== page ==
Subpoena Sent To Penn State Suggests Feds Investigating Potential Fraud To Cover Up Jerry Sandusky's Sex-Abuse Scandal
By Michael O'Keeffe (NY Daily News)
March 2, 2012
The subpoena commanded Penn State vice president and general counsel Cynthia Baldwin to appear before a grand jury this past Wednesday, and ordered the university to produce mountains of documents. The subpoena specifically asked for papers that would show payments made by members of the board of trustees to third parties, records of out-of-court settlements relating to accused child molester Jerry Sandusky and his charity, The Second Mile, and any reports generated by investigations of Sandusky.
"If there are emails that show knowledge about Sandusky's alleged abuse by trustees or other officials, it is a serious problem for Penn State," said Los Angeles attorney James W. Spertus, a former federal prosecutor.
The subpoena for records indicates that federal investigators trust Penn State will cooperate with the probe, Spertus added, explaining that the information requested could have been obtained with search warrants or subpoenas compelling PSU officials to testify before the grand jury.
"This subpoena shows Penn State is willing to cooperate and let the chips fall where they may," Spertus said.
The U.S. Department of Education announced in November that it would investigate if the university did not comply with federal crime disclosure policies by failing to report allegations that Sandusky, who faces 50 sex-abuse related counts, had assaulted children on campus.
The Jeanne Clery Disclosure of Campus Security Policy and the Campus Crime Statistics Act require colleges and universities to disclose the number of criminal offenses reported on their campuses each year.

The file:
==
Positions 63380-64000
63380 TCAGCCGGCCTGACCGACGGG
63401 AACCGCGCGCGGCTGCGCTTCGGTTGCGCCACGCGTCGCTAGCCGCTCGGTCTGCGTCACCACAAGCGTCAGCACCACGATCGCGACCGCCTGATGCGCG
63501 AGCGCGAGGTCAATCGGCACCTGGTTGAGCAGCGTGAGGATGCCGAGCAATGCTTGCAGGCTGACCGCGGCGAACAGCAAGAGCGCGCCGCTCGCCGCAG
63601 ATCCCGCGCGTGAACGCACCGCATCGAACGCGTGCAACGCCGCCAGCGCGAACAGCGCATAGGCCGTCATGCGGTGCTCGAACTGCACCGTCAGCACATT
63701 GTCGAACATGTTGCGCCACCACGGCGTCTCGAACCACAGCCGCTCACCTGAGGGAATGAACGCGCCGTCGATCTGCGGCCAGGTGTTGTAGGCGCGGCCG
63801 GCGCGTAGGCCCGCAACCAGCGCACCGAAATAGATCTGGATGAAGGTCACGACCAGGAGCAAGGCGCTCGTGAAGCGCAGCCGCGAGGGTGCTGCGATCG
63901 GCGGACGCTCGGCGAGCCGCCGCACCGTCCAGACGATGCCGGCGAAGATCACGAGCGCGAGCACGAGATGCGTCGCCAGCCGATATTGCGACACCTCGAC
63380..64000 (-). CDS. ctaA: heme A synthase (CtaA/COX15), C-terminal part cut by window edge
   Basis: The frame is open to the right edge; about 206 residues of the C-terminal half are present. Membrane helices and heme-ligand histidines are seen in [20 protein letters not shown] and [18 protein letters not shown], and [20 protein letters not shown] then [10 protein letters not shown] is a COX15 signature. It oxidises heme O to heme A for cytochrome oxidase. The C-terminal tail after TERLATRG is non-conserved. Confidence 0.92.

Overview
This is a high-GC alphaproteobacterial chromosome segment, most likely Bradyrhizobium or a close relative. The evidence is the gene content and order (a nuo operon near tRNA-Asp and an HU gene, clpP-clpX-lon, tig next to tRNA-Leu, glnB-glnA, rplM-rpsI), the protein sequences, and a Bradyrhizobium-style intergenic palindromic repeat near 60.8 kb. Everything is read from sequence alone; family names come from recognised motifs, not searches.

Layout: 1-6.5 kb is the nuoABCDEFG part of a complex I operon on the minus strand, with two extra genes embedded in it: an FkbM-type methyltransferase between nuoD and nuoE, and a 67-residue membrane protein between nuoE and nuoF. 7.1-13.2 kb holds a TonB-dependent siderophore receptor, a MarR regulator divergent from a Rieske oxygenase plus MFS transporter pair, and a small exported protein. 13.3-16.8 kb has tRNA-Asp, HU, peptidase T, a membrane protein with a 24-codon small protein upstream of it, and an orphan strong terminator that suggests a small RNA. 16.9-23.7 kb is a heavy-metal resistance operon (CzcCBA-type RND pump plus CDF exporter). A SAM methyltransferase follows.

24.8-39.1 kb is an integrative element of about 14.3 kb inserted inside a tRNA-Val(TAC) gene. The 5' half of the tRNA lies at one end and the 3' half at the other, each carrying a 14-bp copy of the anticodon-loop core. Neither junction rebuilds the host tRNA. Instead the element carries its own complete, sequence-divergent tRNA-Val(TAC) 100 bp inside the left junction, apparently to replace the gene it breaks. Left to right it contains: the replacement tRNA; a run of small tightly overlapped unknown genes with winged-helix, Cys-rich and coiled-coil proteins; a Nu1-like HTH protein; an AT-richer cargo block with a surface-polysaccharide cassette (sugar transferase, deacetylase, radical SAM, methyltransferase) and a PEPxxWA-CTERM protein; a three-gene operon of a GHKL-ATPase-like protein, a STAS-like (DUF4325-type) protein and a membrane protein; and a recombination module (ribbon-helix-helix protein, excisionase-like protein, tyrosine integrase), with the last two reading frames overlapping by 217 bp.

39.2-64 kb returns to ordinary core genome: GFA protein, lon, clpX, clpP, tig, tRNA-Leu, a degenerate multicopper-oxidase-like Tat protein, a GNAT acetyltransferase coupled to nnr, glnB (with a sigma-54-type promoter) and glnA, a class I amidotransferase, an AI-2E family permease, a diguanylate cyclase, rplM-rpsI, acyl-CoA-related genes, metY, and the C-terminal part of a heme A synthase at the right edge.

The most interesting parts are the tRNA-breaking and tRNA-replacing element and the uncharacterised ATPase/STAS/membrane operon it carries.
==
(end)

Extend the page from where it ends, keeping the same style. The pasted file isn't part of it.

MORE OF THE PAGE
But the subpoena sent to Penn State last month suggests that the federal probe is going deeper, and that investigators suspect university officials may have tried to settle claims with Sandusky's alleged victims with private payoffs, or they inappropriately used federal funds for other purposes.
Two former university officials — athletic director Tim Curley and vice president Gary Schultz — have been charged with failing to report a 2002 incident in a Penn State locker room that allegedly involved Sandusky and a 10-year-old boy.
Lanny Davis, the former Clinton administration official and Washington lobbyist who is representing Penn State in the Sandusky matter, did not respond to requests for comment.
Peter J. Smith, the U.S. attorney for the Middle District of Pennsylvania, declined comment.
If evidence generated during the course of the federal investigation does become public, it could be a boon to any of Sandusky's alleged victims if they chose to file civil litigation against the university.
"It is fair to say if federal prosecutors are able to uncover information from the university which suggests a coverup, it would be helpful for any civil case," said Ben Andreozzi, the attorney for the person identified as "Victim 4" in the initial grand jury report indicting Sandusky. "We hope they will do a thorough job."